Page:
The suicide rate for US farmers is more than double that of military veterans, and according to a recent 17 state study, the suicide rate for people working in agriculture is nearly five times higher that in the general population. And that might be an underestimation. Since 2013, net farm income for US farmers has declined 50% and the 2017 median farm income is projected to be negative $1,325. Former farmer Debbie Weingarten gives an insider’s perspective on farm life.
If the analysis is correct, then it represents several kinds of potential trouble. First, it reinforces the argument for animal-to-human transmission of resistant bacteria. Second, it emphasizes that such bacteria can be picked up and transmitted even by animals that are not routinely receiving antibiotics . . . And third, it raises the question of how much more resistant bacterial traffic is out there that we are not detecting.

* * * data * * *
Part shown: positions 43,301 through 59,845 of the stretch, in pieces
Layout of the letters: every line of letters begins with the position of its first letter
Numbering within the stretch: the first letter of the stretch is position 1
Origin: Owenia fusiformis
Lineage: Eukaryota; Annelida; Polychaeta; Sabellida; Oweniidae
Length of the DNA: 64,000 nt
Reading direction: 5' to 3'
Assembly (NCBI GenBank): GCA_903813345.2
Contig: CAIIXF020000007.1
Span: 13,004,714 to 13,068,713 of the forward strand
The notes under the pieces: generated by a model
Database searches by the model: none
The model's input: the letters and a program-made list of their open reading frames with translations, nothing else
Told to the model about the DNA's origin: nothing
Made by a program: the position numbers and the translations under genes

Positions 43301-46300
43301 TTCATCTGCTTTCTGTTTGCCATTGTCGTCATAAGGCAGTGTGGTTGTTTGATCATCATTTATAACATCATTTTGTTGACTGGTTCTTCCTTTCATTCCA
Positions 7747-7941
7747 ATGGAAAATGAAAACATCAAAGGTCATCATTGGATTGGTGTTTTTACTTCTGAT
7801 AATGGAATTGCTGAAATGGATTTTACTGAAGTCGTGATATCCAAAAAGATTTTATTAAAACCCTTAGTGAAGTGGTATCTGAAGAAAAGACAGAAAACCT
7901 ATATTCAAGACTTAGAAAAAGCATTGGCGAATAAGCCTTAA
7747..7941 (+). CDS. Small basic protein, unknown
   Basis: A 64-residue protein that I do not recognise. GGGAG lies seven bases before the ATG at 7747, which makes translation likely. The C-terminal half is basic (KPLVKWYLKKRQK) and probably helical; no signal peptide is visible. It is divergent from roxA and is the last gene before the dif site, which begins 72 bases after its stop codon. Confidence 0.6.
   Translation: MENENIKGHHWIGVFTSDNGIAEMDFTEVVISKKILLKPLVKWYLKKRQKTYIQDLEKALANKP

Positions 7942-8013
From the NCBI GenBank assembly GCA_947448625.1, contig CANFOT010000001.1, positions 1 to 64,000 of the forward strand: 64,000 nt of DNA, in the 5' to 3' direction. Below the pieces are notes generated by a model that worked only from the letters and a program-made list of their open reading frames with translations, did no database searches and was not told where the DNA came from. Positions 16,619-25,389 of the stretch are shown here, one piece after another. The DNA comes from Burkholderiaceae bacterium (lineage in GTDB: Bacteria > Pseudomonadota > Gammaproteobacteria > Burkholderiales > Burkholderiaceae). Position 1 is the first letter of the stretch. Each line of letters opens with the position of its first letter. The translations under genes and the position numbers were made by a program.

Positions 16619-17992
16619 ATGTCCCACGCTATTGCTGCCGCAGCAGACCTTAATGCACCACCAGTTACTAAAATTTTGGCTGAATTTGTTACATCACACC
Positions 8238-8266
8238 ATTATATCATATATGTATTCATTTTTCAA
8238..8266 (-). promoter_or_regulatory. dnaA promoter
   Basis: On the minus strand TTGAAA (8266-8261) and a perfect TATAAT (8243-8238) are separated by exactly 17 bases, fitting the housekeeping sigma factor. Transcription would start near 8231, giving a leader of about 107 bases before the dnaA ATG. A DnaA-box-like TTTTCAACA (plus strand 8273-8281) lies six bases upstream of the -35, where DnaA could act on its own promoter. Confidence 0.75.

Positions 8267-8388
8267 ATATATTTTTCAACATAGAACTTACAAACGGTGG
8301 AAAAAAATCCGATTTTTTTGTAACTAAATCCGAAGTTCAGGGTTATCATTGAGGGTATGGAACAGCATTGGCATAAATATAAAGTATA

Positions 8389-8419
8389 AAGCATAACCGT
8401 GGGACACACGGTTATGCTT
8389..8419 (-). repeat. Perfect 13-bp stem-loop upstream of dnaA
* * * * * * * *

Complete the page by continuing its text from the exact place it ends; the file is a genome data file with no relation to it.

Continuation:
Food for Peace ends up looking a lot more like Food for Profit. The letter ends with one final truth, declaring that food aid programs are "some of our most effective, lowest-cost national security tools." By handicapping local food markets across the world, food aid keeps poor countries poor and compliant, and provides US-based companies with dependable markets for the dumping of surplus food commodities.
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One of the great "What if?" questions of the 20th century is how America would have been different if Henry Wallace rather than Harry Truman had succeeded Franklin Roosevelt in the White House. Filmmaker Oliver Stone has revived this debate in his current ten-part Showtime series, "The Untold History of the United States," and his new book (written with historian Peter Kuznick) of the same name.